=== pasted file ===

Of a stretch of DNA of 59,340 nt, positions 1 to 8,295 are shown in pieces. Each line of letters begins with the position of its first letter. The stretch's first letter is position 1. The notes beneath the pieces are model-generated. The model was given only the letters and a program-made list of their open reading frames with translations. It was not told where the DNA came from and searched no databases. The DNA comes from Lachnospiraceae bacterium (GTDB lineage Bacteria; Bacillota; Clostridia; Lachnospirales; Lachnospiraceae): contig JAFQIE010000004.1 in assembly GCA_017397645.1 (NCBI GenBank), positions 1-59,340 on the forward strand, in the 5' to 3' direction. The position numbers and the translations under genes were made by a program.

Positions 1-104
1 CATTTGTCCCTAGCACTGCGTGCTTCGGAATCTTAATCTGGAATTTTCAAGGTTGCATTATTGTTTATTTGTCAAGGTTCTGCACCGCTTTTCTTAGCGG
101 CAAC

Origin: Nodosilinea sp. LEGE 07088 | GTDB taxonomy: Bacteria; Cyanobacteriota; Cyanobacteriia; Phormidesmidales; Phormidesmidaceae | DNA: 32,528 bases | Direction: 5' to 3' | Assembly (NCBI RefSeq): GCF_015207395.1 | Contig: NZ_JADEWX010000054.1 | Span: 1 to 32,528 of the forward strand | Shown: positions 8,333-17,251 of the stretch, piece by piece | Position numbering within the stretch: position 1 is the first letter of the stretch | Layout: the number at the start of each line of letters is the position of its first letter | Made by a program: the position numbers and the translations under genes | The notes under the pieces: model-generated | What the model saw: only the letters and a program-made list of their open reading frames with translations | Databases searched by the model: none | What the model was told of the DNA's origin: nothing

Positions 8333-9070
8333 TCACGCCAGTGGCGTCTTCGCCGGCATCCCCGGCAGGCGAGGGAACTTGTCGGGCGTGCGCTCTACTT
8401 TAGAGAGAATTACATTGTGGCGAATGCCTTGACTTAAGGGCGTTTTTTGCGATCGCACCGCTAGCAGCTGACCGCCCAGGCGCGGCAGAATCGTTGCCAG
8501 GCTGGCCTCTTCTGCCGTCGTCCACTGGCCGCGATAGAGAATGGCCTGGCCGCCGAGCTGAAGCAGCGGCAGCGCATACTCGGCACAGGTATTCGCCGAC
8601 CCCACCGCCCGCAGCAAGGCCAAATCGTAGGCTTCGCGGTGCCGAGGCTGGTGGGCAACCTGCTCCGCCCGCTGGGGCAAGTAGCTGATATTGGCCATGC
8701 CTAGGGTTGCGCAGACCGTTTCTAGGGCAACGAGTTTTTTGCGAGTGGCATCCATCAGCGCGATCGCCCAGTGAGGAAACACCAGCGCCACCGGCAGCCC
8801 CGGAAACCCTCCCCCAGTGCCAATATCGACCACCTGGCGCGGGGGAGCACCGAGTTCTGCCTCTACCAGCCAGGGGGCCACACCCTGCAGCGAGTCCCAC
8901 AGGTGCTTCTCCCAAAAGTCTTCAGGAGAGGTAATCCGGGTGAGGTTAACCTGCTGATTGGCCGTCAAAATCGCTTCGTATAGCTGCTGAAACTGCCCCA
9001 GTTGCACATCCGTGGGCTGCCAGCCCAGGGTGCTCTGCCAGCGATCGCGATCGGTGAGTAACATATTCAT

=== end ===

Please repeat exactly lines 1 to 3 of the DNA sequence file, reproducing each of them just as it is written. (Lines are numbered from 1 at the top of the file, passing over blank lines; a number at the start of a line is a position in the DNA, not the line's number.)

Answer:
Of a stretch of DNA of 59,340 nt, positions 1 to 8,295 are shown in pieces. Each line of letters begins with the position of its first letter. The stretch's first letter is position 1. The notes beneath the pieces are model-generated. The model was given only the letters and a program-made list of their open reading frames with translations. It was not told where the DNA came from and searched no databases. The DNA comes from Lachnospiraceae bacterium (GTDB lineage Bacteria; Bacillota; Clostridia; Lachnospirales; Lachnospiraceae): contig JAFQIE010000004.1 in assembly GCA_017397645.1 (NCBI GenBank), positions 1-59,340 on the forward strand, in the 5' to 3' direction. The position numbers and the translations under genes were made by a program.

Positions 1-104
1 CATTTGTCCCTAGCACTGCGTGCTTCGGAATCTTAATCTGGAATTTTCAAGGTTGCATTATTGTTTATTTGTCAAGGTTCTGCACCGCTTTTCTTAGCGG